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‘I Feel Pretty’ star Busy Philipps on the importance of empowerment

Philipps reveals how she handles her children while Instagramming her life.

Busy Philipps plays Amy Schumer's best friend in

Busy Philipps plays Amy Schumer's best friend in "I Feel Pretty." Photo Credit: STXfilms / Mark Schäfer

It’s rare when a studio comedy sets out to create a message empowering young women and girls, but “I Feel Pretty,” the new film from collaborative team Abby Kohn and Marc Silverstein, goes there.

Amy Schumer’s Renee struggles with common insecurities but her life is suddenly transformed when she awakens from a fall and believes she’s the most beautiful woman in the world. Experiencing an automatic confidence boost, Renee starts living her “best life,” snagging a boyfriend, a new job and an undeniable zest. It’s a film about self-acceptance and letting your inner confidence shine

Actress Busy Philipps, who’s married to Silverstein, plays one of Schumer’s best friends in the film. Philipps sat down with amNewYork to talk about the film’s message and how she empowers her own daughters.

How was it working with Amy and Aidy?

I had such a blast! Those girls are so funny and they’re longtime real-life friends. I’m such a huge fan of both of them that I thought I knew them, even though I didn’t [laughs]. It very quickly became clear that the three of us got along really well together and were constantly laughing on set.

The film talks about this shift that happens when we’re little that kills our freedom and brings out such self-awareness. How do you combat that with your kids?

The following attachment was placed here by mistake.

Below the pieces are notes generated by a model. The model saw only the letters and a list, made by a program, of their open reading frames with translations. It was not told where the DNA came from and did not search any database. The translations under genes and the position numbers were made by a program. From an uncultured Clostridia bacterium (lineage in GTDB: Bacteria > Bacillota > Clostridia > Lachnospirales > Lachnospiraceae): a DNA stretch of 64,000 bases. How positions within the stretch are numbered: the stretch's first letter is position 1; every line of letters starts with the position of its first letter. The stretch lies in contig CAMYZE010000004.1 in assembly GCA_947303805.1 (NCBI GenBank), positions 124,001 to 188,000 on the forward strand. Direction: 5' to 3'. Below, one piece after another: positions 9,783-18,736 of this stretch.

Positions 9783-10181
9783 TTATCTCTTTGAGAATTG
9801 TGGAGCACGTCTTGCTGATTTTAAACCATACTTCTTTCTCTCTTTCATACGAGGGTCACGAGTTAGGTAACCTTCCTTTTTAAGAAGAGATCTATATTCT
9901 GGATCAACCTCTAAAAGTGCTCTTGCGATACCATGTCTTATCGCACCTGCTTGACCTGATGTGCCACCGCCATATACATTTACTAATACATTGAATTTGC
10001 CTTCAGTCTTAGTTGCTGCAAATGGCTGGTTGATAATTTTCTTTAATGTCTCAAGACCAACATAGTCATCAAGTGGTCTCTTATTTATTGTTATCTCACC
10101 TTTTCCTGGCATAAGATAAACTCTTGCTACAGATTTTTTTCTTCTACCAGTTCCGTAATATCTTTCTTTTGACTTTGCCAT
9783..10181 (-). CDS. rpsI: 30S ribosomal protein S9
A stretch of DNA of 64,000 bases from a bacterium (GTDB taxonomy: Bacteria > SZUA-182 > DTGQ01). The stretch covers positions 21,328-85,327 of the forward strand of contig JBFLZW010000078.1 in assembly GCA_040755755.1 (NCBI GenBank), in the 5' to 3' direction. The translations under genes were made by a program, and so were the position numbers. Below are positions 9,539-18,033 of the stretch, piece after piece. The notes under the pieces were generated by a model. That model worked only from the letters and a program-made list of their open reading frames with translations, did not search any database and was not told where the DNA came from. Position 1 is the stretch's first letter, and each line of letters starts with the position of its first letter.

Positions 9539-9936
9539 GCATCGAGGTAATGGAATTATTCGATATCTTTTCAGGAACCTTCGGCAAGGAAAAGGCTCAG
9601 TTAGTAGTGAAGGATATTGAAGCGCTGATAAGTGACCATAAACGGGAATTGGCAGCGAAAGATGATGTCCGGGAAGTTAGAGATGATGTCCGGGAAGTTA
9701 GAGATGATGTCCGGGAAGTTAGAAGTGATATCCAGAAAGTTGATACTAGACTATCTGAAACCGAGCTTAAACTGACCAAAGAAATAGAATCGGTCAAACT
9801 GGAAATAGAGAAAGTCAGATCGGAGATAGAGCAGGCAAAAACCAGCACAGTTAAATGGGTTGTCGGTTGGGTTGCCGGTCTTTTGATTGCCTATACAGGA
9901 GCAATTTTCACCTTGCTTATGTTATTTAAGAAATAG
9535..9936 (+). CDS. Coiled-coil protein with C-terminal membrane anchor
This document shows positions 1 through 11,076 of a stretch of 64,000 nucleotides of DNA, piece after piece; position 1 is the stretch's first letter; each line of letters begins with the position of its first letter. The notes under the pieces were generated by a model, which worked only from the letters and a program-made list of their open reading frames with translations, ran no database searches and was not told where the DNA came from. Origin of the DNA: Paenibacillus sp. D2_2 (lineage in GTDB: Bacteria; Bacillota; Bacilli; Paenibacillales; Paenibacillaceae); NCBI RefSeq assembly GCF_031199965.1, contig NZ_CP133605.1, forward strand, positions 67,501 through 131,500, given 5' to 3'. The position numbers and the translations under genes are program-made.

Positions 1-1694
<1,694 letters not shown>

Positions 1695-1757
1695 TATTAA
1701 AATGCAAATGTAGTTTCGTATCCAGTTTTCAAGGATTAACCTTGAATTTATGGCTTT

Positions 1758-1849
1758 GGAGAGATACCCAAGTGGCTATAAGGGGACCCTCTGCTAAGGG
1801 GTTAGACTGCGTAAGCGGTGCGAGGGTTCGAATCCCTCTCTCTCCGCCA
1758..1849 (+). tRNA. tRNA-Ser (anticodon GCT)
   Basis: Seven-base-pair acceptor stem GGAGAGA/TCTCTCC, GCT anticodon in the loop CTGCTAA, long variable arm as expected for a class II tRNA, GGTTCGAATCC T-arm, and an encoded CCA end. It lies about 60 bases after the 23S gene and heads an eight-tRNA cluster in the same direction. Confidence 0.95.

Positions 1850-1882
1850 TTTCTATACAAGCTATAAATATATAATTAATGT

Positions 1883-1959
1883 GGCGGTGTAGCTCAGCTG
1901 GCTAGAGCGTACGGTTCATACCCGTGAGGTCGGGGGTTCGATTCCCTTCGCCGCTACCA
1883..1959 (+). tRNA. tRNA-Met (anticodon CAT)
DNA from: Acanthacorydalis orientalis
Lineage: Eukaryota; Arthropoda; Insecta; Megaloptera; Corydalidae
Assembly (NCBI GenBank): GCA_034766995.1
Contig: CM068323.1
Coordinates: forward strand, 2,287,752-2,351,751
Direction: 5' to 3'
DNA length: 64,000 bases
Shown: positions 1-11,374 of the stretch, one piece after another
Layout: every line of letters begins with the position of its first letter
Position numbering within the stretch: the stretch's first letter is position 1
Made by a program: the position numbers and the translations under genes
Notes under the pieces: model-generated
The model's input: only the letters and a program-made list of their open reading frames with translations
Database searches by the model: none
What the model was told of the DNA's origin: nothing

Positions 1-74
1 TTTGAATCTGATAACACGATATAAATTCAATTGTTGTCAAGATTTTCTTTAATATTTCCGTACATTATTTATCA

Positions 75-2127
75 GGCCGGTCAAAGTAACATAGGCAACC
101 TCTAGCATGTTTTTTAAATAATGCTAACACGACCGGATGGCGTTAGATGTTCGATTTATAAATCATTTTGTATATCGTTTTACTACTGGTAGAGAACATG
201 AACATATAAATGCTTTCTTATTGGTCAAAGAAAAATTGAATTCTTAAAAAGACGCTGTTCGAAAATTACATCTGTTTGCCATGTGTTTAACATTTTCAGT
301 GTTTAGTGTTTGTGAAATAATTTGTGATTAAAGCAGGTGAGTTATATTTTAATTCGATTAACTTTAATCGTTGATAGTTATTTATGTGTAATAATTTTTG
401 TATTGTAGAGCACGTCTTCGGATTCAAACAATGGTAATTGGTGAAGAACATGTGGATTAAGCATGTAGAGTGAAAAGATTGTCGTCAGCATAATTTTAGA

I’m very careful about the things I say around [Birdie] about myself and about other women. Somebody said to me right when she was first born, “When you are the mother of daughters, just be aware of how you talk about other women and always remember to speak with respect.” I also try to talk to my girls about doing activities that make them feel empowered. We don’t really talk about the importance of appearance and looks.

This film made me think back to being an impressionable kid and digesting all of these unrealistic beauty standards back in the day.

Yeah, I think culturally we’re shifting a bit. I think people are trying to be more body inclusive in terms of ad campaigns in magazines. I find that that’s been a thing in the last five to 10 years. I hope this movie sends a positive and empowering message to girls young and old that, truly, confidence comes from within and if you can dream it you can be it and you can’t have anyone tell you differently.

What would you have said to your younger self going through the tumultuous times of adolescence?

It’s all worked out fine for me, so I feel like I made it through. My mom was incredibly supportive of me. She was always really such a strong role model so I feel like even at my lowest points in adolescence and teen years, I always had a strong woman in my life that I looked up to and I hope my girls will have the same thing.

We all curate our life on social media, but your Instagram stories are filled with real moments. Is there a line you won’t cross?

Of course, I have certain rules with my kids. I don’t post anything where they would be embarrassed looking back at it. Any time I post something about Birdie, I ask her permission and I also show her the captions. There are certain things that feel like common sense to me. I think it’s fine to show the trials and tribulations of being a real-life mom but at the same time I’m not going to post if my kid has a meltdown.

You were recently at The Wing, a space specifically made to empower women. How was that experience?

I hosted a screening of the movie and then I did a Q&A; it was amazing. There were 300 women there! The SoHo space is incredible and it was really inspiring.

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